4) Avoid turpentine and most thinners and mediums. In my research, it appears that Walnut Oil is safe and a quality choice. There is also M Graham Walnut Alkyd Medium which is non-toxic, if you’d like a fast drying medium (oils such as walnut oil are not fast drying). I have a bottle of water soluble Stand Oil at home that has the AP label. There may be other limited choices, but use caution.

5) Use simple soap and water for cleaning your brushes and hands. My art professors in college suggested we use regular dish soap for washing brushes. This is easy on the budget, as well as health. I used to swirl the brushes into the palm of my hand with soap to clean them. Now I will use a clean surface, such as my palette, to swirl, to limit the skin exposure.

6) Make sure to close all paint and medium containers as soon as you are done with them and clean up thoroughly.

With these precautions, you should be able to oil paint safely and enjoyably. If you know of any more safety tips with regards to oil painting, please let me know!

Why Run?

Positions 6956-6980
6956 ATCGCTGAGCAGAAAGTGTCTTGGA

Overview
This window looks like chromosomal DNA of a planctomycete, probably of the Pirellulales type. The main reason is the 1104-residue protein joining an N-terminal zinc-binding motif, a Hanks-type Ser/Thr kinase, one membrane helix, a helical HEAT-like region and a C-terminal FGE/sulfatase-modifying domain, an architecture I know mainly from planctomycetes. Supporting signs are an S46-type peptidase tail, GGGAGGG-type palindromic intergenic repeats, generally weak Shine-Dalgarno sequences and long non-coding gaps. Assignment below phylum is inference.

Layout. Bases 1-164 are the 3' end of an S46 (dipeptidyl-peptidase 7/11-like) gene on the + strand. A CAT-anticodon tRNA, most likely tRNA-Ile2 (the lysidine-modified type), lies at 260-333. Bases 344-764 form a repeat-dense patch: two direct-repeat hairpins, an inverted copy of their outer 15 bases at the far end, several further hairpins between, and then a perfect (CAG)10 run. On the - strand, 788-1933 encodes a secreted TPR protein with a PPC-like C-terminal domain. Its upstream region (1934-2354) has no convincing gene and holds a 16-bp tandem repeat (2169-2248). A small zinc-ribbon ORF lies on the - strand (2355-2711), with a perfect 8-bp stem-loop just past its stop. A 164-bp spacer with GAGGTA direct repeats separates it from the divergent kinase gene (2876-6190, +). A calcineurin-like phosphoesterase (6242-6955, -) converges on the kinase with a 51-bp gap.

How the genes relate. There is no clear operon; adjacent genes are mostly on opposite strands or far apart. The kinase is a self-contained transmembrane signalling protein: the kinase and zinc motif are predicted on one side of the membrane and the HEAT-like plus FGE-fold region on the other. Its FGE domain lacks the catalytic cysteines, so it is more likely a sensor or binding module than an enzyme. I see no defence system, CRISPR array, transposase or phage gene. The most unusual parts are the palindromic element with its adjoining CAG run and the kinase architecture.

So, as I was thinking about my recent fun and successful 10K race and my desire to run more races and even work my way up to a half marathon, I was thinking more about WHY I am running. Of course, there’s the obvious health factor. Not only the cardiovascular benefits, but keeping weight down, boosting the immune system, and (hopefully) minimizing my chances of a recurrence or another kind of cancer (after my thyroid cancer and radiation, I’m at higher risk). However, continuing with the cancer theme, as one goes through the diagnosis and treatment phases for a serious condition like cancer, one feels dehumanized. I became a piece of meat, a pin cushion, a set of lab numbers, an appointment slot, another seat in the oncology waiting room…This isn’t to say that I didn’t like the care from my doctors and nurses overall. In this situation, it’s something that can’t really be helped, when you’re in a sterile environment (both literally and figuratively as you’re sitting in a clean, white medical room without personality), focusing on your bodily functions and measurements, and not on your soul, mind, or personality. While running does focus on your body, it also focuses on your other aspects of humanity as well – your mind, your determination, your drive, your goals, your enjoyment of your surroundings, your musical taste as you listen to your choice in music, etc. It is a way to control your body after a time of losing control and also rejoining your body with your mind and soul.